The CFD and FPVV indexes rose this month to bring the main index up to 14 c/kWh, an increase of 23% over last month's index value.
Last month majority of contracts were long-term, but this month only two contracts have a term of more than two years. Futures prices are the main benchmark for contract prices, and futures are higher in price closer to today, so shorter contracts tend to have higher prices than longer contracts
The chart shows that the average futures price over three years has also risen over the last month, as futures prices continue their steady move upward, which helps to push the index higher.
Is there an end in sight for these contract price increases?
A large part of the latest increase in prices is the price for Huntly coal, which started rising last year due to covid-related issues, but then spiked further due to the war in Ukraine.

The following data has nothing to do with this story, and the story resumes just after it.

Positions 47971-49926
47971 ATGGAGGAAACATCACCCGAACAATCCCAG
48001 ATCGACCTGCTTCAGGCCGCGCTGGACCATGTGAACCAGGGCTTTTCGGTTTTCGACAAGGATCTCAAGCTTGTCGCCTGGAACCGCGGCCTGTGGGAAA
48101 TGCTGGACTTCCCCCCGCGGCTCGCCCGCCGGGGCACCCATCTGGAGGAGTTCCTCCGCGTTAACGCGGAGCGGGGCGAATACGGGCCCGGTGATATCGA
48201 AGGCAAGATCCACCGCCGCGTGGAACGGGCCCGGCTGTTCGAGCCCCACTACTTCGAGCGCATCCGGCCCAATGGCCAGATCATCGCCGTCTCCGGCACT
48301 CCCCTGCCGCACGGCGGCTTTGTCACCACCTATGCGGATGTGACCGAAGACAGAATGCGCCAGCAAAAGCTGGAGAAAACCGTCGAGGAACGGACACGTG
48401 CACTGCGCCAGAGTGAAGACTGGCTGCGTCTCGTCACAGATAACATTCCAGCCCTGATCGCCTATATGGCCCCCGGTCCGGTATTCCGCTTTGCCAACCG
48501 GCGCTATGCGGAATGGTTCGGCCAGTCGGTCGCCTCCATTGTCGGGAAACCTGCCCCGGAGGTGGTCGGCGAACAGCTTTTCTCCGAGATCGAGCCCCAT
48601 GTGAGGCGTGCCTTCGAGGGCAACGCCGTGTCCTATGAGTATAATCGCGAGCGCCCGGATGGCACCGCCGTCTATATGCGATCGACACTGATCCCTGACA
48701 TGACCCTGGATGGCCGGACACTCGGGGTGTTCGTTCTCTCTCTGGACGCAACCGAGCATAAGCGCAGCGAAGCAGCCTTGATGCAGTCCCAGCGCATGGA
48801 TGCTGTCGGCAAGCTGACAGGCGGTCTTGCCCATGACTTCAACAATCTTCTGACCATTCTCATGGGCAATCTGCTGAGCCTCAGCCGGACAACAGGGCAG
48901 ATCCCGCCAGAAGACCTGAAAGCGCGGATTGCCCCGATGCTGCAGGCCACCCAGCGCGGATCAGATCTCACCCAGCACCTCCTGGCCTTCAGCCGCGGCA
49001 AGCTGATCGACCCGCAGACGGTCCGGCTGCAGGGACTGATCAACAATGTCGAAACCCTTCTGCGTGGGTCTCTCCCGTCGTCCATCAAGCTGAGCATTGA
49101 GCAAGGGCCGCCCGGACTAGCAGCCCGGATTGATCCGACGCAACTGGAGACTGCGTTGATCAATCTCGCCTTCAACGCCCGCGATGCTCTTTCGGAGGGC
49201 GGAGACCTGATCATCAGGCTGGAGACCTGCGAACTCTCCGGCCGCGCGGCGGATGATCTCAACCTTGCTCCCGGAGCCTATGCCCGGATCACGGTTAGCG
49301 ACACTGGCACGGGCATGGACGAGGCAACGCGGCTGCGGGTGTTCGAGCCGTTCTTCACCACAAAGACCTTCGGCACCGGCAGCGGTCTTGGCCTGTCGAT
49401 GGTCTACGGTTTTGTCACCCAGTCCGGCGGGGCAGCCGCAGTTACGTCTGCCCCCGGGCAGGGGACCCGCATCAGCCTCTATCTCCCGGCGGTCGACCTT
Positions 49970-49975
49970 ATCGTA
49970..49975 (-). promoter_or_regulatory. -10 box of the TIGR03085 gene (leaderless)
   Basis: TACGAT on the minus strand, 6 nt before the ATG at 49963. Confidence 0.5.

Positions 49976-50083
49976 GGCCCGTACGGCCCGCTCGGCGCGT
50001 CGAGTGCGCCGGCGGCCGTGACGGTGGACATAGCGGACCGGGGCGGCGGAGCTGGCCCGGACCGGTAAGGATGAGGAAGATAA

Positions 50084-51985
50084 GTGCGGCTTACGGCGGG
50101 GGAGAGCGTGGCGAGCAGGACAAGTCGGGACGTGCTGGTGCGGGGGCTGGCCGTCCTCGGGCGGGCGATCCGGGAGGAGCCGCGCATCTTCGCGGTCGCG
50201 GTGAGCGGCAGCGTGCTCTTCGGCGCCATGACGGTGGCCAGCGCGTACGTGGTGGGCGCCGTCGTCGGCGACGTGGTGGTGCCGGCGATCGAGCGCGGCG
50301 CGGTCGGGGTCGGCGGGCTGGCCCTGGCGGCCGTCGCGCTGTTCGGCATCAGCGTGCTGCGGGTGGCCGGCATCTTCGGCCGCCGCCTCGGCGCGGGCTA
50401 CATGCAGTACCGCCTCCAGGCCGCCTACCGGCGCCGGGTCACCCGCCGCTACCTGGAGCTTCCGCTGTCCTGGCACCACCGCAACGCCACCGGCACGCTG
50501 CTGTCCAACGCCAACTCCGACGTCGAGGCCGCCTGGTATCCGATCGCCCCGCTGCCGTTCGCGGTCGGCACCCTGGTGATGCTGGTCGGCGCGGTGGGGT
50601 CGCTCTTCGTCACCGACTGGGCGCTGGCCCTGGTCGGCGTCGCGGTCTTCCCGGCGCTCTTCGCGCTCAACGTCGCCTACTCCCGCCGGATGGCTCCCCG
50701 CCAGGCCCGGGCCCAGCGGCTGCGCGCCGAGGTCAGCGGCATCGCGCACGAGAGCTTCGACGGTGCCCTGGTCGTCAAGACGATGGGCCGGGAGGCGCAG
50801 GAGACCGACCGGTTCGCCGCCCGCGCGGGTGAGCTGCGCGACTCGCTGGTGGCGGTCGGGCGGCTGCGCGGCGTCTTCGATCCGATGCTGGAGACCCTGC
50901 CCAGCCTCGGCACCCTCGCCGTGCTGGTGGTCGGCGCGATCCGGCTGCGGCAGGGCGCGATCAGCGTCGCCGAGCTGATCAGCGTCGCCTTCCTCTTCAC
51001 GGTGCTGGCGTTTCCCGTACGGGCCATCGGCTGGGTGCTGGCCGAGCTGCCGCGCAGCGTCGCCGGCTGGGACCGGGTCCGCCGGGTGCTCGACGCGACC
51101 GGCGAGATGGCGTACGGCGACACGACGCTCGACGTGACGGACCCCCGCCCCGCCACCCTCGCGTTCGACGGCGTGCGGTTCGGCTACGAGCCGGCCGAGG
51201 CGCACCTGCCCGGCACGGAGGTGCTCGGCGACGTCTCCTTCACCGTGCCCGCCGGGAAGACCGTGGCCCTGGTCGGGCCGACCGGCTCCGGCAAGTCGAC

European countries import 57 million tonnes of Russian coal every year, but these imports are banned as of August of this year - only two months away!
As a result, Europe is desperately seeking alternative sources of coal, which could include the US, Colombia, South Africa, Australia, and Indonesia. Europe imports most of its coal from Russia, with a much smaller quantity coming from Colombia, so its options are limited. Colombia is the next closest coal exporter.
But the world's largest exporter of coal is Indonesia, and in many ways, it is the logical supplier to make up the difference. But 57 million tonnes will be a big step up for Indonesia in exports, and it may struggle to make up in a hurry.
So, without going into great detail, it looks likely that rebalancing the global coal trade will take at least a year or probably two, maybe three. In the meantime, most of the coal for Huntly comes from Indonesia, and the increase in demand is likely to keep its prices elevated for some time yet.